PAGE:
After years of normal annual mammograms, Amy Colton was surprised to hear she had advanced stage breast cancer. The Santa Cruz nurse says she found out later her test results always noted she had dense breast tissue, which can sometimes obscure abnormalities. Dense tissue and cancer both show up white.
"I was really outraged that this information about my own physiology, this important critical information, was never shared with me," Colton said.
Colton is teaming up with State Sen. Joe Simitian, D-Palo Alto, to re-introduce a bill that forces doctors to warn women who have dense breast tissue to get further testing at the time they get their mammogram results. They say the law is needed because 40 percent of women who get a mammogram have dense breast tissue.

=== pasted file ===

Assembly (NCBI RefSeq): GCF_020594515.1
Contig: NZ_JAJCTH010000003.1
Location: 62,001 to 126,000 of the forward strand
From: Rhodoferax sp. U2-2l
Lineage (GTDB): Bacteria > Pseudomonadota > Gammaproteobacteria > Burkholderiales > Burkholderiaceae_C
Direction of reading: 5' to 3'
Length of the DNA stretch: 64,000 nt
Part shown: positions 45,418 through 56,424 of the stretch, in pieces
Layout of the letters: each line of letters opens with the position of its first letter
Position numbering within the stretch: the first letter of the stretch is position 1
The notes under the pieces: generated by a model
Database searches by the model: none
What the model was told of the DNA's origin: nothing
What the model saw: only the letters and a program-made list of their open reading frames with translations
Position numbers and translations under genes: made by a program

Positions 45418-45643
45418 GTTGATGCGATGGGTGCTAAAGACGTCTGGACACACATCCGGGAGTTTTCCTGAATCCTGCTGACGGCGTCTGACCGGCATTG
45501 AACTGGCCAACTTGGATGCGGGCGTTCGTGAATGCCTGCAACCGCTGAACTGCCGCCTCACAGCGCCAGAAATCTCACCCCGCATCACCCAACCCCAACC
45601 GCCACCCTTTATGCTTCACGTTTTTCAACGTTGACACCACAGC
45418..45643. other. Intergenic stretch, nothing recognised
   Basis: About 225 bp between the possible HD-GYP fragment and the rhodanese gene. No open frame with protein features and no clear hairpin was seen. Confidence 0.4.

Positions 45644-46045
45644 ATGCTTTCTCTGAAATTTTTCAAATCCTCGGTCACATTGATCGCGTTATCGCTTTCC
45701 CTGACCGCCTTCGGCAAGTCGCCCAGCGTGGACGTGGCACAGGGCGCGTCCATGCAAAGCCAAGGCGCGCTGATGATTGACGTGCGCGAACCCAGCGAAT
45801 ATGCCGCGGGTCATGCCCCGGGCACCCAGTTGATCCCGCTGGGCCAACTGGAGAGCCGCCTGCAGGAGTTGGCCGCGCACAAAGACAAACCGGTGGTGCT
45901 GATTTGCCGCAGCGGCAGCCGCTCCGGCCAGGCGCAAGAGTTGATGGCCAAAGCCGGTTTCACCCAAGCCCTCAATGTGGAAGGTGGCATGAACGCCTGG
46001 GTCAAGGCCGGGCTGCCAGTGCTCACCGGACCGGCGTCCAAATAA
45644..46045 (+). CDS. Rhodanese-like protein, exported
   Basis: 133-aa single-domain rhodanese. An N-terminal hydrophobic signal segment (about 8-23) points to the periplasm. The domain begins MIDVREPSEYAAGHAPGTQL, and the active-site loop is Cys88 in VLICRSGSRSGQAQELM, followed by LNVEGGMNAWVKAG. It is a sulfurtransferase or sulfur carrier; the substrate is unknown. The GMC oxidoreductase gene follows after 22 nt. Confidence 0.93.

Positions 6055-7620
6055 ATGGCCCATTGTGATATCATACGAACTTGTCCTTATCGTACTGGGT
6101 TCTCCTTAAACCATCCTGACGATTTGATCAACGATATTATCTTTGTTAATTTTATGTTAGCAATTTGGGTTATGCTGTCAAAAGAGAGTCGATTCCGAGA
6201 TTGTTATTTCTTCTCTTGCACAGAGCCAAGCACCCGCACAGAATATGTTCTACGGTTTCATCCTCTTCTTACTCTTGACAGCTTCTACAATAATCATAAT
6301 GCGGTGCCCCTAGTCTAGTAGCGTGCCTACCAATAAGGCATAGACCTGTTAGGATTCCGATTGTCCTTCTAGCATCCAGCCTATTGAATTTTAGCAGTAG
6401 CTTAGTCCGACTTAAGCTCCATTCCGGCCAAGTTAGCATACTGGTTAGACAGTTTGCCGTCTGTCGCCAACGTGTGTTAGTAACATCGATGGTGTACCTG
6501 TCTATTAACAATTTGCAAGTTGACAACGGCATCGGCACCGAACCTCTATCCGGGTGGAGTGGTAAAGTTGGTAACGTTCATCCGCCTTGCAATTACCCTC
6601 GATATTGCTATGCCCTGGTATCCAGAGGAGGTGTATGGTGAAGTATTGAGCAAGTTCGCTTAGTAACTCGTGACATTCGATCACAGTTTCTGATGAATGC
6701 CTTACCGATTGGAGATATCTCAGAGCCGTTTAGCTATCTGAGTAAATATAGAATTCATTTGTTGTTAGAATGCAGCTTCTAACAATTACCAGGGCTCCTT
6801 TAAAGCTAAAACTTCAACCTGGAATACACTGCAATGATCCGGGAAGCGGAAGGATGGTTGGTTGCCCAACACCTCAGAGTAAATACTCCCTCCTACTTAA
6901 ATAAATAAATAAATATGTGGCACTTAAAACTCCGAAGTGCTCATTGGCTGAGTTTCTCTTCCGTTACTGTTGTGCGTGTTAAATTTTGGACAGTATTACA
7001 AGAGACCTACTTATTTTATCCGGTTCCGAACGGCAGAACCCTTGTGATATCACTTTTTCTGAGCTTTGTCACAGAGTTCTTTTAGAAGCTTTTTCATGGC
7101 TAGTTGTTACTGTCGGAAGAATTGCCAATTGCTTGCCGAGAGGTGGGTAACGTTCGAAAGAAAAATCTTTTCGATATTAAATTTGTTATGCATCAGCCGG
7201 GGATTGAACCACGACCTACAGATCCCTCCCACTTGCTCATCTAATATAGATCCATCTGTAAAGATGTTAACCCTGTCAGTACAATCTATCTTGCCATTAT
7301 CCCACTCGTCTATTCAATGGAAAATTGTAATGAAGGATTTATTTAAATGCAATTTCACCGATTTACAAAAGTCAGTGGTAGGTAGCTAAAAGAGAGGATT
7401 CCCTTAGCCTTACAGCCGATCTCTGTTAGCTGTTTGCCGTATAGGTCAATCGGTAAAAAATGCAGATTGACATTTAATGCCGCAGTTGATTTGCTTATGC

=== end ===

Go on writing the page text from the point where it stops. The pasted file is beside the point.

"The information is already assessed by the radiologist, already provided to the referring physician," Simitian said. "The only person who doesn't get the information is the patient herself and that's just wrong."
But the California Medical Association says not all women with dense breast tissue need further testing and that the warning should be at the doctor's discretion.
"There are certain women, certain women, where when they have extremely dense breasts and meet the risk criteria, they ought to have some further testing," Dr. Ruth Haskins said.
Gov. Jerry Brown seems open to reconsidering the proposal. He vetoed a similar bill last year after consulting with doctors from UCLA and UCSF.
"They both felt that warning was too much in terms of a physician-patient relationship," Brown said. "I think we can get there."
Simitian notes Connecticut has a similar law in place and studies there show early detection of breast cancer increased 100 percent in women with dense breast tissue.